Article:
DeSantis praises forced institutionalization: here’s why that’s dangerous

Outside of HCA Kendall Hospital | Mariantonia Mejia, PantherNOW

Mariantonia Mejia | Staff Writer

In the wake of the Oct. 25 mass shooting in a Maine bowling alley, Gov. Ron DeSantis made some interesting remarks regarding mental health laws in Florida. 

According to our governor, mental health-related gun control laws would not have been useful in Maine, and he would not support any laws aimed at controlling the purchasing of guns in the future. 

DeSantis is referring to Florida’s life-saving red-flag law, which allows law enforcement agencies to ask judges to ban people who are considered dangerous or mentally ill from purchasing firearms for up to 12 months. 

Along with this, DeSantis also stated that he believed that institutionalizing people against their will, much like Florida’s controversial Baker Act, would be much more effective in preventing mass violence. 

A law that began in the 1970s as a way to ensure the safety of our mentally ill population has been turned into an overused band-aid solution for a bullet hole of a problem. 

As someone who has not only experienced a Baker Act but also watched many psych ward roommates break into tears regarding their treatment before and during intake, I find it dangerous to laud forced institutionalization as a harm reduction method when it comes to mass shootings. 

What’s concerning is that the Baker Act is incredibly overused. In the past decade, there have been almost two million Baker Acts of children and adults in Florida, and the patients’ rights abuses have been plentiful. 

Children as young as five can be subjected to arrest and involuntary commitment in a psychiatric facility based on the smallest of infractions, and it is up to law enforcement, not the parents. 

The mere trauma that comes from being put in the back of a police vehicle is enough to last a lifetime – not to mention the potential police abuse someone could experience. The idea of subjecting anyone, much less a child, to that in the name of helping their mental health is abhorrent. 

Law enforcement should not be involved whatsoever in mental health crises, as they have little to no training in the matter, aside from an eight-hour course, and are likely to escalate the situation, rather than help it. 

This law can often be used as a temporary “solution” for parents who don’t want to deal with “problem kids”, like the boot camps and boarding schools they’d threaten to send us to, but in our own backyard. 

On the other end of the scale, Florida’s elderly population is also at risk of involuntary commitment because of age-based mental decline like Dementia or Alzheimer’s. 

Overall, the program paints a variety of people with extremely different needs with the exact same brush.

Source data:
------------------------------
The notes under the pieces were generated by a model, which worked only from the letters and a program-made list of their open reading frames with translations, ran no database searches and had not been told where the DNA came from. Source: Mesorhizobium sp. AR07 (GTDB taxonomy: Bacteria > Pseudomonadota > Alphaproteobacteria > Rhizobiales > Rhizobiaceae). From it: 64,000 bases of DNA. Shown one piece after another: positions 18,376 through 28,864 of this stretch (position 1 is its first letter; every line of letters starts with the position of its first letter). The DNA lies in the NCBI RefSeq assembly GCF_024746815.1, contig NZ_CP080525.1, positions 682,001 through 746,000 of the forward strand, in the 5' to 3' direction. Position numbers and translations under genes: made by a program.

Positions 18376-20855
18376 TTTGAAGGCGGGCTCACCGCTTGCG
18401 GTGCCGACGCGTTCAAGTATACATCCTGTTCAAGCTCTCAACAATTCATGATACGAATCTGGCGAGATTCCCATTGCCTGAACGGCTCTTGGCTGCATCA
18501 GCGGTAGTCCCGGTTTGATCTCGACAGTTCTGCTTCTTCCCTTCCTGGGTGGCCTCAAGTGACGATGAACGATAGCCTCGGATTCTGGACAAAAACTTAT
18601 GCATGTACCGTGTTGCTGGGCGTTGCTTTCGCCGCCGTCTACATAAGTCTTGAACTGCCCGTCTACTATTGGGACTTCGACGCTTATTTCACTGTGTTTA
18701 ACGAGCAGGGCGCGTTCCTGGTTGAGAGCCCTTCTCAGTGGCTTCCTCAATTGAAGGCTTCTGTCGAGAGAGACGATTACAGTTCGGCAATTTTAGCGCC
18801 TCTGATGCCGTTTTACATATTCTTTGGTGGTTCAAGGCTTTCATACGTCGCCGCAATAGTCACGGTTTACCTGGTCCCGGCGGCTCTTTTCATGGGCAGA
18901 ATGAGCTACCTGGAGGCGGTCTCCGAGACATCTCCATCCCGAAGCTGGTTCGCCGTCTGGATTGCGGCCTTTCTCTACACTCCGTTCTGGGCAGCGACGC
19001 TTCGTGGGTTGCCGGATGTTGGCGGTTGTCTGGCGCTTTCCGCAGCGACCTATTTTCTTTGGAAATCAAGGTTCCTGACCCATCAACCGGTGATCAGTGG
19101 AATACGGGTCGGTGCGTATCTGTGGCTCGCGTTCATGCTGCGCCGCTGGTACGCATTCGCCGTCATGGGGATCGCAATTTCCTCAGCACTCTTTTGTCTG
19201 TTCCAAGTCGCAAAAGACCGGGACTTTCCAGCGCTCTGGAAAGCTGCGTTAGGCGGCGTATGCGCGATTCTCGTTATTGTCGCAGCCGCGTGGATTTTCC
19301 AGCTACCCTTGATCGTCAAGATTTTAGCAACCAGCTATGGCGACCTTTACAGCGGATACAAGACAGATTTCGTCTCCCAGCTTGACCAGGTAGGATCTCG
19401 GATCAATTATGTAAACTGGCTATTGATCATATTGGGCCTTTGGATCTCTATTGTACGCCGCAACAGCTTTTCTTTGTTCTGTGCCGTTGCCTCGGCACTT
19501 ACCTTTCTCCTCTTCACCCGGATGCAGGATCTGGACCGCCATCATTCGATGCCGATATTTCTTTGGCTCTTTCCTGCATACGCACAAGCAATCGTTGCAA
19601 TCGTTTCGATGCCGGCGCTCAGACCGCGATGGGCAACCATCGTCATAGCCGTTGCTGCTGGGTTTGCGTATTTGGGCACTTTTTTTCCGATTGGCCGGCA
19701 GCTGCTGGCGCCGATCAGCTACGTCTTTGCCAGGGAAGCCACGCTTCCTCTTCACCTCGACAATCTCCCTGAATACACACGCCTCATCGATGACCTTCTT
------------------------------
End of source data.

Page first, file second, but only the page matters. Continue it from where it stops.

It is also incredibly harsh and makes it difficult for those seeking outpatient mental health treatment without fear of being shipped off to the nearest psych ward. 

In 2020, when I was preparing to go away for my first year of college in Tallahassee (things have obviously changed since then), I had what I like to call a manic break. I was entirely unable to sleep for at least three straight days. 

The most logical thing to do, and what probably anyone outside of Florida would have done, was to go to the hospital and potentially get some sleeping medication.

However, every single person in my life, my therapist and psychiatrist included, warned me heavily not to go to the hospital, because it would result in me being Baker Acted, and missing my first week of classes. 

Though I was eventually able to reconfigure my sleep, the DIY way in which I was forced to do it was overall dangerous for my mental and physical health. It could have all been avoided if we, as Floridians, did not live with the constant fear of any emotional reaction sending us right to the ward. 

Despite this abundance of issues, the most glaring in regard to mass shooting prevention is the lack of follow-up when it comes to continued care. 

Once those 72 hours have passed and an individual is released, unless they have the funds to continue with a partial hospitalization program, there are minimal obstacles preventing them from committing dangerous acts. 

DeSantis should be calling for a stronger implementation of laws like the red flag law, which is a concrete way to keep mentally ill people from hurting themselves or others. 

Only focusing on mental health laws is not going to prevent mass shootings because this is not an issue of simply taking people off the streets. Gun control laws that focus on removing the very thing that causes shootings are much more effective because they address the root cause of the problem.

Instead, unsurprisingly, he sings the praises of a law that unnecessarily involves law enforcement in mental health situations and often does more harm than good.

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